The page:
Fortunately, unnecessary isn’t always the companion of “bad.”

The original “Shrek” got most of it’s early buzz from it’s much-touted spoofing of the Disney brand, but it became a gigantic hit on the strength of it’s refreshingly small, character-focused story. True, it was wedged in among a lot of pop-culture jokery and broad satire, but there was a genuinely moving and engaging central narrative at work and audiences responded to it. The law of diminishing returns kicked in a bit with “Shrek 2,” but it was an overall worthwhile entry from the “bigger and wackier” school of sequel-making.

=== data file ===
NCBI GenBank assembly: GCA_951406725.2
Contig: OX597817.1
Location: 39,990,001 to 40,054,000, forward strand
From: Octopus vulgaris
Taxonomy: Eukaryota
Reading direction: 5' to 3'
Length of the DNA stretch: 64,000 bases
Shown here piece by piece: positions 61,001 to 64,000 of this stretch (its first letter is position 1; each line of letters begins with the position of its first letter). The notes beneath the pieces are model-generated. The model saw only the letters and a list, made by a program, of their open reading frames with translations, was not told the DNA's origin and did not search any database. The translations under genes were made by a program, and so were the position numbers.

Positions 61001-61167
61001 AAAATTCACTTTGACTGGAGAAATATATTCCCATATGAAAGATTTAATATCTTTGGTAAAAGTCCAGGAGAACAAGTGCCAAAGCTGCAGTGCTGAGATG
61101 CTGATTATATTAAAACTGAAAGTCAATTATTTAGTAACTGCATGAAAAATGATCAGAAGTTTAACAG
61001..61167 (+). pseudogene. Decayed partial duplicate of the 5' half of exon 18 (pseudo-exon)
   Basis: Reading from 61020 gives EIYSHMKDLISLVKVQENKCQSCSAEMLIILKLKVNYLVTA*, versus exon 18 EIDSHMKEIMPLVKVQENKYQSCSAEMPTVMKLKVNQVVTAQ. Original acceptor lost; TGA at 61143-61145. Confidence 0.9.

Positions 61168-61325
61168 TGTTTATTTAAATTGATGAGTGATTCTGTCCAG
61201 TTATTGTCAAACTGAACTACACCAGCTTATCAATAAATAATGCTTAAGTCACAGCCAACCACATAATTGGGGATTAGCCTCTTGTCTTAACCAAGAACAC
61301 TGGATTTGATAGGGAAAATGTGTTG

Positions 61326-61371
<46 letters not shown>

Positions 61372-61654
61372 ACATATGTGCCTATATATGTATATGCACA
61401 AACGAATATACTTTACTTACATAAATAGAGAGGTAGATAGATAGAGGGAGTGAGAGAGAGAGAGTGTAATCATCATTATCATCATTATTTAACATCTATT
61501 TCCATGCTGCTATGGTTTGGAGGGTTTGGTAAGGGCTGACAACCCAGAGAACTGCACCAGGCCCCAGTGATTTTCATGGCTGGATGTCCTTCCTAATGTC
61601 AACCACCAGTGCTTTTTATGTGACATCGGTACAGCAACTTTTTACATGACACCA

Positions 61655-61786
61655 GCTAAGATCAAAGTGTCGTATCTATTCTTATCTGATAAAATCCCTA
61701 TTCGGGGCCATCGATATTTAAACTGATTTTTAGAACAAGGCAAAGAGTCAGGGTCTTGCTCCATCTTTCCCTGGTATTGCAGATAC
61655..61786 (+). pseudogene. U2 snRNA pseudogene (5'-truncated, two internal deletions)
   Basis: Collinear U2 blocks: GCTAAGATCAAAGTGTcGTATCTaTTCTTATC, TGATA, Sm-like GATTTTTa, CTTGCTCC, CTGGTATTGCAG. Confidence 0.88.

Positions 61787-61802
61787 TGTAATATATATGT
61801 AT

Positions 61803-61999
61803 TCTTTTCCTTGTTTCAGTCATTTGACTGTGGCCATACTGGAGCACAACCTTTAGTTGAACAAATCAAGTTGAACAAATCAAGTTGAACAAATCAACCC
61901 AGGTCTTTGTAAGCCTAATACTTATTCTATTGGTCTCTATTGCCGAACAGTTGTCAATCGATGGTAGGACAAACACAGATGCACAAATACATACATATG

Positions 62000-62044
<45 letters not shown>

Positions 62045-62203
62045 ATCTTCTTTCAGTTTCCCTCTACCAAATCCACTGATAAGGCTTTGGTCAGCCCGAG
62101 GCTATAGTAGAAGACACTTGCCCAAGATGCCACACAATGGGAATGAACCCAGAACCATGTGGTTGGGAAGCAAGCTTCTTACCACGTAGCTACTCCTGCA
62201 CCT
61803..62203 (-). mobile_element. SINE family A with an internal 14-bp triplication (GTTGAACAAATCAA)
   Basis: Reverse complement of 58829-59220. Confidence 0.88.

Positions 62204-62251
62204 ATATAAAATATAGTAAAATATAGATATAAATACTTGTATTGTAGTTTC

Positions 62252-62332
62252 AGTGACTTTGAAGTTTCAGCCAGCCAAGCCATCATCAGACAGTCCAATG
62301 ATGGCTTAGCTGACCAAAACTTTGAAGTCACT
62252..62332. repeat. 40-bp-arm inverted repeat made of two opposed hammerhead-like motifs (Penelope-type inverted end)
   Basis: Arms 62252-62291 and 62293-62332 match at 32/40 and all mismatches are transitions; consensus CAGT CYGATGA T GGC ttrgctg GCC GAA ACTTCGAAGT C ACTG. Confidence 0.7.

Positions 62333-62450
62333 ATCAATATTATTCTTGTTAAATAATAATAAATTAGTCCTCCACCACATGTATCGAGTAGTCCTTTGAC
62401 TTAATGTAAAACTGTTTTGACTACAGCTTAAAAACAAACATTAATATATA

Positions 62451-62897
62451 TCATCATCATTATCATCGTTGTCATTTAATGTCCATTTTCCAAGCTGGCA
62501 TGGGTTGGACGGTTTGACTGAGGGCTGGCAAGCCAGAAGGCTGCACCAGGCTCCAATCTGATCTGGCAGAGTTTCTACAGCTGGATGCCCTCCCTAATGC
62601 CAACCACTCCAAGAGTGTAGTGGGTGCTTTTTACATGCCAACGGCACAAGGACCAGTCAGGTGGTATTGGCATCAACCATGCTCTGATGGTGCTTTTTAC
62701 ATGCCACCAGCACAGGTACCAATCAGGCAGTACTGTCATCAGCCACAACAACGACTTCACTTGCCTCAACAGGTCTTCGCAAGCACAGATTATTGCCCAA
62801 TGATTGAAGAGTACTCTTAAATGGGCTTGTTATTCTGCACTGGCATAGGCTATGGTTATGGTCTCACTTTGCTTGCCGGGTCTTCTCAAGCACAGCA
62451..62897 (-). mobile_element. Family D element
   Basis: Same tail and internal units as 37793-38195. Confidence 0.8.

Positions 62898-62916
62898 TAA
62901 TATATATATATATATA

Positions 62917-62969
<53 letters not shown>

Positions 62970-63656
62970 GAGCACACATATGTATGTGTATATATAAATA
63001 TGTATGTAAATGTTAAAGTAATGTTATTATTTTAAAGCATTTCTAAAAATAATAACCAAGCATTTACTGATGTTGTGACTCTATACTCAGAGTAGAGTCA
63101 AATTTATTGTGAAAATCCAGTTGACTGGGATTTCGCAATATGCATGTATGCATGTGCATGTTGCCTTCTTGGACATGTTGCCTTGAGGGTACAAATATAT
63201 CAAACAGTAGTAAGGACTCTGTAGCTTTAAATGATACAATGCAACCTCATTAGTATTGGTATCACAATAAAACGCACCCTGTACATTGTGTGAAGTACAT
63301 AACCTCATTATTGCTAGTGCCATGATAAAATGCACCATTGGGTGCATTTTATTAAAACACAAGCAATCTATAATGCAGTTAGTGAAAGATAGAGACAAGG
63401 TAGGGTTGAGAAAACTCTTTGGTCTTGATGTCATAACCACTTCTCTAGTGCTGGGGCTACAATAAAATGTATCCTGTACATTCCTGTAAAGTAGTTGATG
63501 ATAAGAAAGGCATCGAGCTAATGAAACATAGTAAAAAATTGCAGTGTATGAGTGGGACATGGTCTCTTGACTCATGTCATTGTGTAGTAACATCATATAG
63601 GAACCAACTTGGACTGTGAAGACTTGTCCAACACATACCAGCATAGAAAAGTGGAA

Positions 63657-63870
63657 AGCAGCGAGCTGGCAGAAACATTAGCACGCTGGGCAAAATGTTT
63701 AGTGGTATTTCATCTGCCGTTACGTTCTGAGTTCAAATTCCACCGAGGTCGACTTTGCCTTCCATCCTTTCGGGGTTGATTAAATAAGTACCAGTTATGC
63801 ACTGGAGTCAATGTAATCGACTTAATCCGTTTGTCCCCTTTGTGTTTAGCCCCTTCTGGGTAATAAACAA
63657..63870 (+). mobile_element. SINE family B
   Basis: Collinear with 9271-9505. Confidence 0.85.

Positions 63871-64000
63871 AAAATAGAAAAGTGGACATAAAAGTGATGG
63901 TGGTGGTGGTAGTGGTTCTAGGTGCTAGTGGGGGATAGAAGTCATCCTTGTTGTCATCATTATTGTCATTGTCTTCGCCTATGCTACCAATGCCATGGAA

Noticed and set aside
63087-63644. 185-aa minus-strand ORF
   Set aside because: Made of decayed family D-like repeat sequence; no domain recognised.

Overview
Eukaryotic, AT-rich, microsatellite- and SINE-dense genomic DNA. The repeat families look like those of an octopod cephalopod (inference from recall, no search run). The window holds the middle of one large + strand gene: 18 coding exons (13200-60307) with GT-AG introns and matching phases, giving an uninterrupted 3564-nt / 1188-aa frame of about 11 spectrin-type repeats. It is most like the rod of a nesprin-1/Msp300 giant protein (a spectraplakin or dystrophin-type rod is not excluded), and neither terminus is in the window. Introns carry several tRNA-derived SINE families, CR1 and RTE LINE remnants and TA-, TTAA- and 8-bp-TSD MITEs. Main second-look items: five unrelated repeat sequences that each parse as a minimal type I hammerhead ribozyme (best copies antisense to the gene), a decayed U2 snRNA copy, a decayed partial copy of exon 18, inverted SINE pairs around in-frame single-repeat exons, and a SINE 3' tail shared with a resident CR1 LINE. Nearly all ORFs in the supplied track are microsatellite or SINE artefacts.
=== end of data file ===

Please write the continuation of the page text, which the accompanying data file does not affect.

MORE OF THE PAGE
“Shrek the Third” wisely dials the scale back a bit from #2’s epic size, offering up what amounts to a “here we go again” mini-adventure (or two, really) that feels at points more like the third act to a longer cut of the second film than a seperate entity in it’s own right: Just as Shrek (Mike Meyers) and Fiona (Cameron Diaz) are gearing up to leave Far Far Away and head back to their cozy swamp cottage, King Harold (Fiona’s dad, voice of John Cleese) passes away – leaving Shrek next in line for the throne. Shrek is acutely aware that he’s not at all cut out for the job, and he’s already wrestling with his angst over Fiona’s just-announced pregnancy, so when he learns another heir exists in the person of Fiona’s dorky cousin Arthur (Justin Timberlake) he jumps at the chance to set out on yet another quick quest with Donkey (Eddie Murphy) and Puss N’ Boots (Antonio Banderas) to go and fetch him. Meanwhile, evil Prince Charming, (Rupert Everett,) still smarting from his defeat at the end of the last film, seizes on a temporarily Shrek-less kingdom as the ideal opportunity to stage an invasion of Far Far Away with help from an assembled army of fairytale villians.